On account of the extra heavy business on the Middle and Oklahoma divisions, the south yards have been blocked many times recently, one of the men stated, and it is with great difficulty that they are cleared each day in order to make room for others, and so that the necessary switching may be carried on. The north bound passenger left the station about on time, but the main line to the south and the Shawnee train were delayed in getting out on account of the blockade at the south yards.

Big Blockade.

One day very recently, one of the trainmen stated, there were over forty loaded freights turned over to the Santa Fe at Sparks, Oklahoma, which is only a passenger siding, by another road; and this caused quite a blockade there. The passenger trains in a case of this kind are forced to lay out for the freight business and must be held somewhere until the freights are moved.

When asked a question in regard to the delay of No. 17 this morning, after the train had pulled into the station, one of the trainmen said, "Why, we have been in the country north of the city for nearly an hour, behind these freights you see now."

Nearly all of the "old heads" now on the Santa Fe here, are working overtime in order to try and keep up with the business of the road and the officials, as well as the common laborers, are often seen at work on the platforms and about the trains. "At this stage of the game, it is simply a case of go to it and assist in any way possible, with the men who are still on the job," is the version of one of the old timers here.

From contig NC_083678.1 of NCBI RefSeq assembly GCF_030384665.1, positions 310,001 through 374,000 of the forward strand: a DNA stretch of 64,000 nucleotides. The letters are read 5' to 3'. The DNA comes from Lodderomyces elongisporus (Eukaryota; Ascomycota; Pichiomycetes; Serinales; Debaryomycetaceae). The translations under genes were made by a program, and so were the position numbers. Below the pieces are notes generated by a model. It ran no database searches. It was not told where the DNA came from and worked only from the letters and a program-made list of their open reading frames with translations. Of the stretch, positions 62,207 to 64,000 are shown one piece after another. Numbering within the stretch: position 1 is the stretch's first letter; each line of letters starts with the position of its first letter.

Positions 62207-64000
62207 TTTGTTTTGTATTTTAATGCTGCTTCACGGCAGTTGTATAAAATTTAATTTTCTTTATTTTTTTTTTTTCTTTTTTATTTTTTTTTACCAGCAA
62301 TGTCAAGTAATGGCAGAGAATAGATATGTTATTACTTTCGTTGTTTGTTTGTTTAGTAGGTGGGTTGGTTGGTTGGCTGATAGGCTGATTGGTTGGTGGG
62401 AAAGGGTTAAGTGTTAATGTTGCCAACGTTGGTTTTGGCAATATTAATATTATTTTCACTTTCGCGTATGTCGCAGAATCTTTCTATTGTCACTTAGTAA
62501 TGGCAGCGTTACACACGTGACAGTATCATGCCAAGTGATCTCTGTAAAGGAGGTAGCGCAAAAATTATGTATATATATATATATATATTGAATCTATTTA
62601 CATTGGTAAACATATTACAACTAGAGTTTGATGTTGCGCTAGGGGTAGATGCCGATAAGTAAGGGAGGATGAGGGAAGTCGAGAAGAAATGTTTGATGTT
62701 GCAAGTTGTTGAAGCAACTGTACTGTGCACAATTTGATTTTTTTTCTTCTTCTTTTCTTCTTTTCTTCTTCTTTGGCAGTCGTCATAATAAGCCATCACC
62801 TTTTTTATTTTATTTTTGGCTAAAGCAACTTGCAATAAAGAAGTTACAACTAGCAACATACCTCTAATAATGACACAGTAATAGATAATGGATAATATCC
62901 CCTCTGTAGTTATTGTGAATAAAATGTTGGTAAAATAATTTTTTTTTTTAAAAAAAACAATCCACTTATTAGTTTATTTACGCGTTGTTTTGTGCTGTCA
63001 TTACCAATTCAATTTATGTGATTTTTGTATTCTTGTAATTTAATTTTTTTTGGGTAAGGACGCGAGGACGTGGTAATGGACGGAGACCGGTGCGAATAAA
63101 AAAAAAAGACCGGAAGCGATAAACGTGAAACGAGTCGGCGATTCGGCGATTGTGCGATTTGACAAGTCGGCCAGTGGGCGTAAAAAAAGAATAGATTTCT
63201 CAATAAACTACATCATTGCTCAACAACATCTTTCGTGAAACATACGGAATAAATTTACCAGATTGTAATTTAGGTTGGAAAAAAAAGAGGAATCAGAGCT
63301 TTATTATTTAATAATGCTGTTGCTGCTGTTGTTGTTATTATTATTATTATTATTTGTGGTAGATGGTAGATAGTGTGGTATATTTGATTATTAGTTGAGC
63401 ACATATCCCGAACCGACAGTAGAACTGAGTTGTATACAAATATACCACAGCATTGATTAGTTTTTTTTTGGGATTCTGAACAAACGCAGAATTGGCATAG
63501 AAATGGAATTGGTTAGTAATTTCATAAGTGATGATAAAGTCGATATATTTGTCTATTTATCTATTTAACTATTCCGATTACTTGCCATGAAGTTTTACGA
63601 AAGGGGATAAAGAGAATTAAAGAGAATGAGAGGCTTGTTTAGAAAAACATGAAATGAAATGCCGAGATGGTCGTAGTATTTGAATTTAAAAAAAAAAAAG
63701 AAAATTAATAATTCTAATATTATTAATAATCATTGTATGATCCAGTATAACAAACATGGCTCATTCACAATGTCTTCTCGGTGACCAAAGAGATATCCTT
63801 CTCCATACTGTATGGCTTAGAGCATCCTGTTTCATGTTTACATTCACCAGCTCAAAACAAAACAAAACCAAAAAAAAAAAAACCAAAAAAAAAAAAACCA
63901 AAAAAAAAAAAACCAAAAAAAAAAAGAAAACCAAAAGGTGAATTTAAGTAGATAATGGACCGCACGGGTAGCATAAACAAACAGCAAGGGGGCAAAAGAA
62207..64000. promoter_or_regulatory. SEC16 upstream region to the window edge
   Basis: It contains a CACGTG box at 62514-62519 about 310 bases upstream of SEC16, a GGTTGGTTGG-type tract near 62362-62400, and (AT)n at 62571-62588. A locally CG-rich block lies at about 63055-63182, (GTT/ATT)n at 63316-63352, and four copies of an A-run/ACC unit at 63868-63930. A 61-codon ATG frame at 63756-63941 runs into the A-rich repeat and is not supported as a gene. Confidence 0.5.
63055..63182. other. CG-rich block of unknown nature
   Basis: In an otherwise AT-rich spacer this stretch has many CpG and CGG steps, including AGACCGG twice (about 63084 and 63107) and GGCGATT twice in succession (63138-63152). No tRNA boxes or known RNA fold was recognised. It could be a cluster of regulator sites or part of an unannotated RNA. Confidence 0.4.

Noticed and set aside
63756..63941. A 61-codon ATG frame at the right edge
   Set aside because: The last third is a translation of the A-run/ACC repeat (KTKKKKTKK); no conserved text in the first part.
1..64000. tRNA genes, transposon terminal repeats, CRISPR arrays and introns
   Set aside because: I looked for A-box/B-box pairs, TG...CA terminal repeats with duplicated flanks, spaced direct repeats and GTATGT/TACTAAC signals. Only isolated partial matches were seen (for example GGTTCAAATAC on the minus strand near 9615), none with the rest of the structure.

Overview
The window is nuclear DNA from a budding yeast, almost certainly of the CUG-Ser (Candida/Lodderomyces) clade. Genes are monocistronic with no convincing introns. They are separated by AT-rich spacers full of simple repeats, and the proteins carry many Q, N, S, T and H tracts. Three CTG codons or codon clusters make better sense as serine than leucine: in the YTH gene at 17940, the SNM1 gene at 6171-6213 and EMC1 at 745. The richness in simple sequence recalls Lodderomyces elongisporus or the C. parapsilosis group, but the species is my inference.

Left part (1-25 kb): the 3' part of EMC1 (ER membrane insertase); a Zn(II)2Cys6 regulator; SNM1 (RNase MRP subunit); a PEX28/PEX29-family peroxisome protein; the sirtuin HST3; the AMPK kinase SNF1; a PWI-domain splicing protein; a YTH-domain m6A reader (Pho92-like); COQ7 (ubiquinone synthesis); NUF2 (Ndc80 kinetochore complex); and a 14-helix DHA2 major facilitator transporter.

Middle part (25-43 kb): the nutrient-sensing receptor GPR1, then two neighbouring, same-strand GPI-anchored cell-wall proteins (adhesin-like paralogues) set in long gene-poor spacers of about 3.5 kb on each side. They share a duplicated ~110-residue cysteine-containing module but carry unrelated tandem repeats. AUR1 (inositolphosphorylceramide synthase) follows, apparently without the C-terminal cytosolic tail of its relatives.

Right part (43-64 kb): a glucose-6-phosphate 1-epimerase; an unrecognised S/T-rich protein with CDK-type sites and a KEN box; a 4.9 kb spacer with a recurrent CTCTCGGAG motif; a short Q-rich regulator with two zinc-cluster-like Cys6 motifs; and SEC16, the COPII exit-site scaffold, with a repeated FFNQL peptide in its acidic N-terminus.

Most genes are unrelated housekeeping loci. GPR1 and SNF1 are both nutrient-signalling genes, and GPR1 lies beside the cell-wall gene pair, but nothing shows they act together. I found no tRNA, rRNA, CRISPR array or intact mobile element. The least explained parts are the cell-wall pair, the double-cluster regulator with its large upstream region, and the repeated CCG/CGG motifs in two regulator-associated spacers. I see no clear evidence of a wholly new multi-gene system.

Winfield, Kan., Aug. 16.CPlaying a return engagement in booze selling cost the liberty of three camp followers of the racing game Friday night when they were caught in the act of dispensing liquor to two young men of the country near Winfield.

Policemen George Nichols and W. C. Tucker, who were lying in wait close to where the transaction was pulled off, made the arrest shortly before midnight. The men gave their names as Ed Hadley, Ernest Hanley, and Walter Jackson. The arrest took place at the edge of the timber just to the west of the carnival at the fair grounds.

Night before last the night policemen arrested two young men, who had a quart of liquor in the car in which they were riding. The officers recognized them as the men who are not suspected of being in the business, merely customers of the bootleggers. But the fact of liquor being in the car made the car liable to seizure as a booze car. With this as a lever, the men after some argument, agreed to help the officers to the arrest of the men from whom they had bought the liquor.